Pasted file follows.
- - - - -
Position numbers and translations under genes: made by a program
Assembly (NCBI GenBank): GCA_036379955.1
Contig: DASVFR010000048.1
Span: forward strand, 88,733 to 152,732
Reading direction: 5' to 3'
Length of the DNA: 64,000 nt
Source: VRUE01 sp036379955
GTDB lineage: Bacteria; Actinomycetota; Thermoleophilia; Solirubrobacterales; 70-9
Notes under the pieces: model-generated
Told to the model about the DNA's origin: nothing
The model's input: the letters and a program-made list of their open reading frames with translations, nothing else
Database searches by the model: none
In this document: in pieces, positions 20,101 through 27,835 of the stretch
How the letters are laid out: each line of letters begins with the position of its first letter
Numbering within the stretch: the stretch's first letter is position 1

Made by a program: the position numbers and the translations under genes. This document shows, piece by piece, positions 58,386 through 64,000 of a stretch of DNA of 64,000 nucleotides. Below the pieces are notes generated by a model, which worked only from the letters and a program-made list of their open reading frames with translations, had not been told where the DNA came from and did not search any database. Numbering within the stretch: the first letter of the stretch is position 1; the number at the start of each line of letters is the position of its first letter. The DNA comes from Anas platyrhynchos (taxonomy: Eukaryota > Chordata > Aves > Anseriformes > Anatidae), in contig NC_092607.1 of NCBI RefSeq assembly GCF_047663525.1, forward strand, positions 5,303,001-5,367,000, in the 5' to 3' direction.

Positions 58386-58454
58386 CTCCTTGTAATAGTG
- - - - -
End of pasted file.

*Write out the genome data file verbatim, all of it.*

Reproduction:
Position numbers and translations under genes: made by a program
Assembly (NCBI GenBank): GCA_036379955.1
Contig: DASVFR010000048.1
Span: forward strand, 88,733 to 152,732
Reading direction: 5' to 3'
Length of the DNA: 64,000 nt
Source: VRUE01 sp036379955
GTDB lineage: Bacteria; Actinomycetota; Thermoleophilia; Solirubrobacterales; 70-9
Notes under the pieces: model-generated
Told to the model about the DNA's origin: nothing
The model's input: the letters and a program-made list of their open reading frames with translations, nothing else
Database searches by the model: none
In this document: in pieces, positions 20,101 through 27,835 of the stretch
How the letters are laid out: each line of letters begins with the position of its first letter
Numbering within the stretch: the stretch's first letter is position 1

Made by a program: the position numbers and the translations under genes. This document shows, piece by piece, positions 58,386 through 64,000 of a stretch of DNA of 64,000 nucleotides. Below the pieces are notes generated by a model, which worked only from the letters and a program-made list of their open reading frames with translations, had not been told where the DNA came from and did not search any database. Numbering within the stretch: the first letter of the stretch is position 1; the number at the start of each line of letters is the position of its first letter. The DNA comes from Anas platyrhynchos (taxonomy: Eukaryota > Chordata > Aves > Anseriformes > Anatidae), in contig NC_092607.1 of NCBI RefSeq assembly GCF_047663525.1, forward strand, positions 5,303,001-5,367,000, in the 5' to 3' direction.

Positions 58386-58454
58386 CTCCTTGTAATAGTG